Date of Defense
To hear that a group of stoned musicians is cutting tunes in the basement of a country house would rarely be of interest, except, of course, when that band involves Bob Dylan. In 1967, the singer would record a summer's worth of bizarre material with his backing band The Hawks. "Listen here you bunch of basement noise," he casually crooned to his partners in crime, as if he knew exactly what that summer meant. Holed up away from the media spotlight, these infamous characters would develop a sound rooted in their escapism that hearkened back to the folk music of the 1920's. All of the material that was created there would remain a mystery for decades, and to many it remains as such. Songs about drinking, lost love, loneliness, and faith would be lost to the archives of time, buried under cobwebs of drunken memory, and never garner the formal full release they deserved. It would take decades for obsessive fans to hoard away whatever precious trinkets from these sessions leaked out. Fans and collectors were further fueled by critically acclaimed books such as Greil Marcus's Invisible Republic and Sid Griffin's Million Dollar Bash. The mythology surrounding these musicians would continue into the Internet age, thus creating entire forums and web pages dedicated to the history and material. Both Bob and his basement noise would grow into celebrities as a result of both their solo recordings and music made together. While The Band would crash and burn within a decade, Dylan has managed to reinvent himself many times over and remains one of America's most celebrated artists.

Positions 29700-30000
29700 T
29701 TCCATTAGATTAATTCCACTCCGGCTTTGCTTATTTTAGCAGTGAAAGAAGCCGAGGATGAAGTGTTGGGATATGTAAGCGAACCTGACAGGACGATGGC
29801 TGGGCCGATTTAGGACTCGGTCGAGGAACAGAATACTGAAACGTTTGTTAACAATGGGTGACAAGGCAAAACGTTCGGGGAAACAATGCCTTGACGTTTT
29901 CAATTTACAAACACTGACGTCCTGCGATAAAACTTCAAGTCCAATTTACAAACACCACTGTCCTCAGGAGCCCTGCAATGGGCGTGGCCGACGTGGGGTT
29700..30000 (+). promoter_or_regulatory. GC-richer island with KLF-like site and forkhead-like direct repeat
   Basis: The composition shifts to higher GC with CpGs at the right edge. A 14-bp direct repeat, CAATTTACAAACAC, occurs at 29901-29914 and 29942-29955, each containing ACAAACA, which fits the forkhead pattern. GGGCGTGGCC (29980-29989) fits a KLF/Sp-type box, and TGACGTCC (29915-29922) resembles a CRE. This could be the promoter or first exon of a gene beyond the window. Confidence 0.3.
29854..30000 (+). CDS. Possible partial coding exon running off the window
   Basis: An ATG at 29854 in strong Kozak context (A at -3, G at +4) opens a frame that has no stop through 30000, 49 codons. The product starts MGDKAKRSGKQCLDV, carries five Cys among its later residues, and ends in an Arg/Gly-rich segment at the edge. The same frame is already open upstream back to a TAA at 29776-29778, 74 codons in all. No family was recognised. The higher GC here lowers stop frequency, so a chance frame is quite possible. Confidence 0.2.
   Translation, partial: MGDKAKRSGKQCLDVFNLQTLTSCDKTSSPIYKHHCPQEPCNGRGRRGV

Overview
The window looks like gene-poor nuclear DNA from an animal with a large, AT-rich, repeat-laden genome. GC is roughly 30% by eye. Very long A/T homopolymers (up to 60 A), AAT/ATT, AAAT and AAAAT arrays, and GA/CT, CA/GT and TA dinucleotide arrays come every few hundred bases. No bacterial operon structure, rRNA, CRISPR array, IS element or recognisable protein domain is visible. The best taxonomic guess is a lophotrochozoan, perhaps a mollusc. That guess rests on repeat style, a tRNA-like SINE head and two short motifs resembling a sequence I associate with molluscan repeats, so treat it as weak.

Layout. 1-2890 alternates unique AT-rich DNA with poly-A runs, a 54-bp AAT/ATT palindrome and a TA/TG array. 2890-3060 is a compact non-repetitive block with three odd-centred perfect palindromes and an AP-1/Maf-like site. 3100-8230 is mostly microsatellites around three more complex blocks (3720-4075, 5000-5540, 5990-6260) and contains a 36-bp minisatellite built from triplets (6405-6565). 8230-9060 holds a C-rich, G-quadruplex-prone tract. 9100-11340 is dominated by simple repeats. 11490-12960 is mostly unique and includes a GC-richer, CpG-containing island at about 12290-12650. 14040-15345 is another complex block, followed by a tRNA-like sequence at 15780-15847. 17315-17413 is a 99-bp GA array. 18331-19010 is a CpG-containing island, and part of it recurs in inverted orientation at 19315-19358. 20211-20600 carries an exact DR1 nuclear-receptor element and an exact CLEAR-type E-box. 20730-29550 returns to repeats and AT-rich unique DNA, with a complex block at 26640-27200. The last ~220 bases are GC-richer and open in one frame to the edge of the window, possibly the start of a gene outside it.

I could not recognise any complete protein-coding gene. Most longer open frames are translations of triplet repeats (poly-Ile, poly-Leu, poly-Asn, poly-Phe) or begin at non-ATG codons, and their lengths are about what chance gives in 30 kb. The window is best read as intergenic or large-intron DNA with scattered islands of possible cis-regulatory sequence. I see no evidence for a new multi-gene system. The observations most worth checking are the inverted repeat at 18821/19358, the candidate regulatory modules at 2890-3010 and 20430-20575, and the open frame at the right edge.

Everson, Ian, "Bob Dylan and The Basement Noise: big Pink and Transformation" (2009). Honors Theses. 1608.
Honors Thesis-Campus Only